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The Toxicity of the Kyrgios Tsitsipas Wimbledon Game: A demonstration of the Karpman Drama Triangle

I was mesmerised by the highly theatrical but toxic drama of the Nick Kyrgios and Stephano Tsitsipas game that unfolded on Wimbledon’s centre court, both as a tennis fan and as a psychotherapist. It was an extraordinary demonstration of the power and danger of the Karpman Drama Triangle – a scenario that percolates through many human interactions.

At each corner of the Karpman Drama Triangle is a role that we can unknowingly be pulled into when conflict arises – the persecutor, victim and rescuer which can be highly destructive and emotionally takes its toll.  It is a model I often use with clients as it can revolutionise the way we navigate conflict and relationships.

In the Wimbledon example, Nick Kyrgios took on the persecutor role after losing the first set; he began aggressively lambasting the Umpire and the line judges accusing them of making mistakes and being ‘unfair’. While we can’t know exactly what was going through his mind, the model explains that when we are victims, feeling bullied, abused, or powerless, we try and manage these emotions by moving into the persecutory position, making others experience what we are undergoing. It makes sense of why immigrants sometimes metaphorically pull up the ladder for other immigrants, or why those who have been abused can go on to abuse others.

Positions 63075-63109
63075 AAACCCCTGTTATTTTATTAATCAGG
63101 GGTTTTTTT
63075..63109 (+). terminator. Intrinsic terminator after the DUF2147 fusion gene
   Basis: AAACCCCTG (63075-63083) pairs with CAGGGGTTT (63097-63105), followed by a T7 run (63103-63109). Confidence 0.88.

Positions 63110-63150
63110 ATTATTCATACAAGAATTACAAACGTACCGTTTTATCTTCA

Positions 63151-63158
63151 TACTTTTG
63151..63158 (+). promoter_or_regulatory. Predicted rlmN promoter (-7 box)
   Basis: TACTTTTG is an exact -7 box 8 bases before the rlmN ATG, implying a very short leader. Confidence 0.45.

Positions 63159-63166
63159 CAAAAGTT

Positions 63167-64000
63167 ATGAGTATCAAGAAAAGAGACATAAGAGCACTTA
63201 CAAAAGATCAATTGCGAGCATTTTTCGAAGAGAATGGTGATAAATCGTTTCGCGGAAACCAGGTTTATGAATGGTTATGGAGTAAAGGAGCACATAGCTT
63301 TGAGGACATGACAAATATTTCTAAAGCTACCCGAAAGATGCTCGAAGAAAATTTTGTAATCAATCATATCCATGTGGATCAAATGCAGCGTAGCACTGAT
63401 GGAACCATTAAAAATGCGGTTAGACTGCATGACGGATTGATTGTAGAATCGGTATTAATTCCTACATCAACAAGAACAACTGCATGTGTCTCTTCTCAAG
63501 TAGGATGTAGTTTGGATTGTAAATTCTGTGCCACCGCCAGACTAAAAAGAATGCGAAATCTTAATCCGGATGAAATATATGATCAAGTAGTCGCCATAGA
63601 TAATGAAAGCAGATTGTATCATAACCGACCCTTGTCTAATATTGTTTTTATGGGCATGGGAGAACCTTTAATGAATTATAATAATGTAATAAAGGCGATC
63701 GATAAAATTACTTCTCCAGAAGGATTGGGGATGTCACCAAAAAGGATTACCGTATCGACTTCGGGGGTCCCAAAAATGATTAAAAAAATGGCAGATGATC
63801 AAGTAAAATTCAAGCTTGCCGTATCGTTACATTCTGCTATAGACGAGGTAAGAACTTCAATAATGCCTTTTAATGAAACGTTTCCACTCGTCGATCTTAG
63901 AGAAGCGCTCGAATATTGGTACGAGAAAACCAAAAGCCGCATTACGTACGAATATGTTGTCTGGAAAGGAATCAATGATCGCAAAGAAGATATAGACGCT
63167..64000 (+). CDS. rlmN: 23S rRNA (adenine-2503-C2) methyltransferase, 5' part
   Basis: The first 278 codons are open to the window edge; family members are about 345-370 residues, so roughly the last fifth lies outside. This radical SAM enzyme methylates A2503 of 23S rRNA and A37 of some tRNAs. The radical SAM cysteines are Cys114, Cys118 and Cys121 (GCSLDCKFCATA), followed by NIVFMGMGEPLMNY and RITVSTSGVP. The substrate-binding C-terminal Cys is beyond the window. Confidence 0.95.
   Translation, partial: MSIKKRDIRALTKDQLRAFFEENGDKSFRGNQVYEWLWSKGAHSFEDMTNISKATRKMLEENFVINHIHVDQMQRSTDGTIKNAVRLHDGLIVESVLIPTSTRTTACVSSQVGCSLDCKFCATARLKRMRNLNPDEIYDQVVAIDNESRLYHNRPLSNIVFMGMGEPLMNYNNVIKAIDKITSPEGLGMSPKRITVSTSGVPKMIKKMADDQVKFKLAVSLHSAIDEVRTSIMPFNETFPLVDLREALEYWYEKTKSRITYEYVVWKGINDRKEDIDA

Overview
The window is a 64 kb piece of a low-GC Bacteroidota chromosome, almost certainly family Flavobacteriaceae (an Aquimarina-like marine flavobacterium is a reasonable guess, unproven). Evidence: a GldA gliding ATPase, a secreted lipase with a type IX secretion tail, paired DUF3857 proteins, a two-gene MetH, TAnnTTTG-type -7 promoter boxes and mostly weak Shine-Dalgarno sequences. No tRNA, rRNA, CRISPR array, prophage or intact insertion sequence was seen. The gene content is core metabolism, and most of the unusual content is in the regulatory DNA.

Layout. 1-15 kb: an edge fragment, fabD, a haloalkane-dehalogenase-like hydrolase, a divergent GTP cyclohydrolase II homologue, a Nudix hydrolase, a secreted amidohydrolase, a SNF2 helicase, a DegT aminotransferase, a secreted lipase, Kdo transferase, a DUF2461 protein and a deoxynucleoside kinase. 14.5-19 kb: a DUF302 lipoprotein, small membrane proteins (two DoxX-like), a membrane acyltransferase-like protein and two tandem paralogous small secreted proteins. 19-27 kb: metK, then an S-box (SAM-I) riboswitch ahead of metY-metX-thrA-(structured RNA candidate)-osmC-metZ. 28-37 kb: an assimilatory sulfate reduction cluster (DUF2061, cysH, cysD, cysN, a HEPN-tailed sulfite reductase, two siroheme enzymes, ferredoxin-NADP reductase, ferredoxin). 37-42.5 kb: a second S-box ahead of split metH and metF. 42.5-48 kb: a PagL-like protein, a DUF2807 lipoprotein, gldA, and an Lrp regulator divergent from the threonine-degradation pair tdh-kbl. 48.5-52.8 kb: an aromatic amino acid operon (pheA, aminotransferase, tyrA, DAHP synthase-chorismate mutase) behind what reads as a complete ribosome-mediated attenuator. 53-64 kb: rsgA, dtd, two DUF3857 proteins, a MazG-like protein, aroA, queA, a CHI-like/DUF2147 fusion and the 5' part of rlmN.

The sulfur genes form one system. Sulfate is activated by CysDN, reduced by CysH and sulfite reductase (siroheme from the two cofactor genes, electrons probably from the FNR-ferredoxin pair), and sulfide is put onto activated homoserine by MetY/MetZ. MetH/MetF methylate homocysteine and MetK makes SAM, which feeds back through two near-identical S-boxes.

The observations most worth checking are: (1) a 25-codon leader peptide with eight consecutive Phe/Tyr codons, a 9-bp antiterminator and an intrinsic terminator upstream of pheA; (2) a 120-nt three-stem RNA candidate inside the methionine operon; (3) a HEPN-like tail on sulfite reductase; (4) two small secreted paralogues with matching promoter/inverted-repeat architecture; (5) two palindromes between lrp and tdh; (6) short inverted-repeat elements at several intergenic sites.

During the game Tsitsipas moves from feeling irritated and annoyed by Kyrios’highly manipulative behaviour to then taking up the persecutory role himself, slamming a ball into the audience, complaining to the Umpire and consequently losing the game by making more unforced errors than is usual. As a tennis fan – I am not condoning either player’s behaviour, but as a psychotherapist I know how easy it is to flip from victim to persecutor and how hard it is to remain unaffected by persecutory behaviour. This is because when we feel in the victim position, we become physically triggered – our alarm bell system gets activated sending us into fight flight physical responses. When this happens, it is difficult to not become the persecutor and takes much mental work to not respond as if we are under actual attack.

The Wimbledon crowd seemed to join in infused with the persecutory behaviours of the players as they cheered, laughed, and booed. If tennis organisations, and other sporting bodies want to create safe environments for participants and employees then they must set clear boundaries that this behaviour is not acceptable. Dramatic, entertaining but not our best selves or as Tsitsipas astutely commented, “We are here to play tennis”.

Leanne Hoffman

Director at HealthyMinds@Work

 

0208 798 3498
info@healthymindsatwork.co.uk